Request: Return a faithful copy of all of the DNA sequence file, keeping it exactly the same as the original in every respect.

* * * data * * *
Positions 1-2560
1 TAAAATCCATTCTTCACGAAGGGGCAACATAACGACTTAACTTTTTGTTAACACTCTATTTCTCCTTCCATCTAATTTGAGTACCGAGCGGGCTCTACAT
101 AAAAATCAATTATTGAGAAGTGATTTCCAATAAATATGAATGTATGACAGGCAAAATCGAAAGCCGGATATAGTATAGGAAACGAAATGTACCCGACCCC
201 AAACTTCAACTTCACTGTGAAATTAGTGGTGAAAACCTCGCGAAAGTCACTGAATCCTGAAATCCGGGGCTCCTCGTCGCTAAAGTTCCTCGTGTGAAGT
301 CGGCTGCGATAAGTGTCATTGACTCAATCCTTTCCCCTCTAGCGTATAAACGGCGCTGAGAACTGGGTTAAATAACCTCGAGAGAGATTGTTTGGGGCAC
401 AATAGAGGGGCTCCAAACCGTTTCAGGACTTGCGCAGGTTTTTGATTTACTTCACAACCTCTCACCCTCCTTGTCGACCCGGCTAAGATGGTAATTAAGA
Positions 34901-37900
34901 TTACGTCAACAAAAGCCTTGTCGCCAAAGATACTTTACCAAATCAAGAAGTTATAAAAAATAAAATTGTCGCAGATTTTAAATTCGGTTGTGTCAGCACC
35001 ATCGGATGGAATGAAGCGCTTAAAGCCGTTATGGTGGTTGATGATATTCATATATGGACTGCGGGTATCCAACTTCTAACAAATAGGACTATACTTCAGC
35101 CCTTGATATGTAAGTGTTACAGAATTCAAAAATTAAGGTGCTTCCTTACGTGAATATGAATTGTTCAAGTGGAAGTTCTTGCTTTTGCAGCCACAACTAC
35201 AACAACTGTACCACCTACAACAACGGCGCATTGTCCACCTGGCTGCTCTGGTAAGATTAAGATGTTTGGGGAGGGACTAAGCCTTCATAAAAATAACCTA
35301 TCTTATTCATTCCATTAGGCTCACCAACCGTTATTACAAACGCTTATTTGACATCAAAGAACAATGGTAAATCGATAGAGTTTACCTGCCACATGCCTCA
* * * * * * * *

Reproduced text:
Positions 1-2560
1 TAAAATCCATTCTTCACGAAGGGGCAACATAACGACTTAACTTTTTGTTAACACTCTATTTCTCCTTCCATCTAATTTGAGTACCGAGCGGGCTCTACAT
101 AAAAATCAATTATTGAGAAGTGATTTCCAATAAATATGAATGTATGACAGGCAAAATCGAAAGCCGGATATAGTATAGGAAACGAAATGTACCCGACCCC
201 AAACTTCAACTTCACTGTGAAATTAGTGGTGAAAACCTCGCGAAAGTCACTGAATCCTGAAATCCGGGGCTCCTCGTCGCTAAAGTTCCTCGTGTGAAGT
301 CGGCTGCGATAAGTGTCATTGACTCAATCCTTTCCCCTCTAGCGTATAAACGGCGCTGAGAACTGGGTTAAATAACCTCGAGAGAGATTGTTTGGGGCAC
401 AATAGAGGGGCTCCAAACCGTTTCAGGACTTGCGCAGGTTTTTGATTTACTTCACAACCTCTCACCCTCCTTGTCGACCCGGCTAAGATGGTAATTAAGA
Positions 34901-37900
34901 TTACGTCAACAAAAGCCTTGTCGCCAAAGATACTTTACCAAATCAAGAAGTTATAAAAAATAAAATTGTCGCAGATTTTAAATTCGGTTGTGTCAGCACC
35001 ATCGGATGGAATGAAGCGCTTAAAGCCGTTATGGTGGTTGATGATATTCATATATGGACTGCGGGTATCCAACTTCTAACAAATAGGACTATACTTCAGC
35101 CCTTGATATGTAAGTGTTACAGAATTCAAAAATTAAGGTGCTTCCTTACGTGAATATGAATTGTTCAAGTGGAAGTTCTTGCTTTTGCAGCCACAACTAC
35201 AACAACTGTACCACCTACAACAACGGCGCATTGTCCACCTGGCTGCTCTGGTAAGATTAAGATGTTTGGGGAGGGACTAAGCCTTCATAAAAATAACCTA
35301 TCTTATTCATTCCATTAGGCTCACCAACCGTTATTACAAACGCTTATTTGACATCAAAGAACAATGGTAAATCGATAGAGTTTACCTGCCACATGCCTCA